The cellular based M2M will be the preferred choice using 3G and 4G/LTE. The cocktail of cloud and tablets with M2M capabilities based on cellular network is going to empower and retain end-users and employees, making the concept of 'any device anywhere' possible. We will be able to interact with a variety of devices and create a wider impact for our business and consumers at large. 

Consider a device which evaluates heart condition and immediately alerts the doctor on detecting abnormality. Weather forecasts being subscribed on mobile phones in rural areas will change the way we look at mobility. Machine to machine is the fastest growing area in the enterprise mobility landscape. This will impact not only urban and rural population but create a whole new consumer behavior.

Business to Consumer (B2C)

Business to consumer interaction will be the biggest game changer. More than half-a-million applications across the web and various portals, which can be accessed over mobile and tablet, will consume data and bandwidth and will create a new social structure. 

Social networks, Google, voice, Internet, gaming and chat are now the way of life. They are changing social behavior of Generation X and Y. Relationship between consumers and telecom providers will shift in favor of consumers, application and content providers over a period of time, and will convert telecom  into a commodity. 

The value chain is shifting and threatening telecom providers to restrict themselves to dumb pipes or smart pipes. Telecom providers will have to change their strategies to move up the value chain, as integration with end consumers will be less sticky. Tablets, cloud, and content are changing this demography faster than the telcos are able to convert threat into opportunity. 

Business to Business (B2B)

We have seen the revolution in email brought about by Blackberry, which transformed the way companies do businesses. This sector has been so much in demand that mobile providers tapped this opportunity, and created separate enterprise services by adding a host of solutions. Content providers and device manufacturers are doing whatever it takes to move up the value chain.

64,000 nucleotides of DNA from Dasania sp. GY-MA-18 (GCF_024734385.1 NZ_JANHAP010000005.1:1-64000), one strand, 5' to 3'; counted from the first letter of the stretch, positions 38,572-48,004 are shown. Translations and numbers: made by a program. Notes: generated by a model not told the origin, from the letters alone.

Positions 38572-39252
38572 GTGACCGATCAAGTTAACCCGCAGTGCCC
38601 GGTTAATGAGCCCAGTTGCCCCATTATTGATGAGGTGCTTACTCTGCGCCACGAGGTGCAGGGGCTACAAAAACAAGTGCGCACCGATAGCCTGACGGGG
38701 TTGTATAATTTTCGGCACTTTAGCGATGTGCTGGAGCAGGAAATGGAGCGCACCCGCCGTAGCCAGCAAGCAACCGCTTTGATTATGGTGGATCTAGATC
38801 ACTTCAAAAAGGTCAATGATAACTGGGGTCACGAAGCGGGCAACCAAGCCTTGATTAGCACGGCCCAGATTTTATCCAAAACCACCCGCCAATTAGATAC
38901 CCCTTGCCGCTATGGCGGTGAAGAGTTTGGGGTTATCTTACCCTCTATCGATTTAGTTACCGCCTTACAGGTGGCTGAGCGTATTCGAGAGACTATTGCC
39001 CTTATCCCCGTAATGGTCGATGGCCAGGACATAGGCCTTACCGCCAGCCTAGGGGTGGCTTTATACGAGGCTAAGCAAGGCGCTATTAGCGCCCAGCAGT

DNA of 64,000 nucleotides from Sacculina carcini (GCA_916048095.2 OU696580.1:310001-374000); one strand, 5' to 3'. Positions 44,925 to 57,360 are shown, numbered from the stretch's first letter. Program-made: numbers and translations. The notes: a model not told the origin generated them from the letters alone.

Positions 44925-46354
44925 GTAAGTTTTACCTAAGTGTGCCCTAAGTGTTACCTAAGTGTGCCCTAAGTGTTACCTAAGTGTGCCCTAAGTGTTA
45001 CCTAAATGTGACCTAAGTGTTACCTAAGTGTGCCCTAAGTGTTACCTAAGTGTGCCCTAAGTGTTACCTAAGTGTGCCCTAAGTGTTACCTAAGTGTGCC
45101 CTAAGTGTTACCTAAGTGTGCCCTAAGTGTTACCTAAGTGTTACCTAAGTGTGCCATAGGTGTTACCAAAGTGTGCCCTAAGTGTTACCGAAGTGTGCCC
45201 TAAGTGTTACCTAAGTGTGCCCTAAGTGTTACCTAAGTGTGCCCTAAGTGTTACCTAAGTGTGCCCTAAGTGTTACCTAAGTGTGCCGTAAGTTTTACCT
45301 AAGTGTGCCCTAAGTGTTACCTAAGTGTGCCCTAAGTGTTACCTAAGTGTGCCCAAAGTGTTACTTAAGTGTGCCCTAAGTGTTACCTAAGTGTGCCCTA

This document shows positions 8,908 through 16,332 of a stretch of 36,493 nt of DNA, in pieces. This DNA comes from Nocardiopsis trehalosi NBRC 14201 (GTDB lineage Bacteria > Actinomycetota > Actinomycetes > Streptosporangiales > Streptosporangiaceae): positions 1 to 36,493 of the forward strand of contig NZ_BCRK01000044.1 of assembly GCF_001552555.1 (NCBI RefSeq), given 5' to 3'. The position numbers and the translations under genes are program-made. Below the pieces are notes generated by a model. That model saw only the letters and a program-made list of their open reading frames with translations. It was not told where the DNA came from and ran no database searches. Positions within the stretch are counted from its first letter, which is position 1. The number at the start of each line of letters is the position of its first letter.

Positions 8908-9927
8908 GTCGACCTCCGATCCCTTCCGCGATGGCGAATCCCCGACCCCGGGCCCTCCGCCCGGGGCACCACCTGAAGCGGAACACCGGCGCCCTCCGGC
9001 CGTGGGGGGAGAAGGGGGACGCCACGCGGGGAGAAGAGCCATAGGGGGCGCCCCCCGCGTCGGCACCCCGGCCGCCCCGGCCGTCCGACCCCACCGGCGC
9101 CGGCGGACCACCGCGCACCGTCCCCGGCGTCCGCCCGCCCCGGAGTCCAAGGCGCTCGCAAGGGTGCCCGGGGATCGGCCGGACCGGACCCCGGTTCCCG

Mobile commerce, mobile payments, mobile marketing and mobile banking are few of those B2B solutions that have transformed economies. We see tighter integration of Telecom and IT companies to leverage this opportunity. A whole new consumer behavior is emerging. Telcos and other providers will have to put in place tighter controls to deal with frauds and its impact on consumers, 

Consumer to Consumer (C2C)

Though consumer to consumer transactions and interactions have been there in the form of SMS, MMS and chat but can be extended to auctions, payment systems (paypal etc), money transfers and reverse auctions. These are important points of the value chain but yet not so popular on mobile phones. A large part of it is still unexplored. There is a good opportunity for Location Based Services (LBS) but the same has a lot of constraints because of which it is not very popular at the moment. 


As communication and computing come under one umbrella, mobile technologies will soon converge. As content, bandwidth, cloud and devices will change the landscape dotted by telecos and Web 2.0 companies, we see an opportunity for alliance and partnerships between them. 

Who will be the beneficiary of the evolution of enterprise mobility will depend on the strategy to leverage the opportunity. Consumer behavior and customer experience will have a positive shift and a new order will emerge out of collaboration and alliances, which means more power in the hands of consumers. 

Government regulations will have to change in order to provide opportunities for mCommerce transactions. Consumer protection will have to be relooked.  The IT Act should adequately cover mobile and internet transactions.  Provisions relating to digital signature and cyber law will have to be revisited in the light of mobility. 

This will require a paradigm shift in business, ICT, corporate governance and legal and regulatory framework, law enforcement etc and a change in mindset. The sooner we accept the changes and work towards it, the better it will be.

This post was first published in dynamiccio portal by the same author.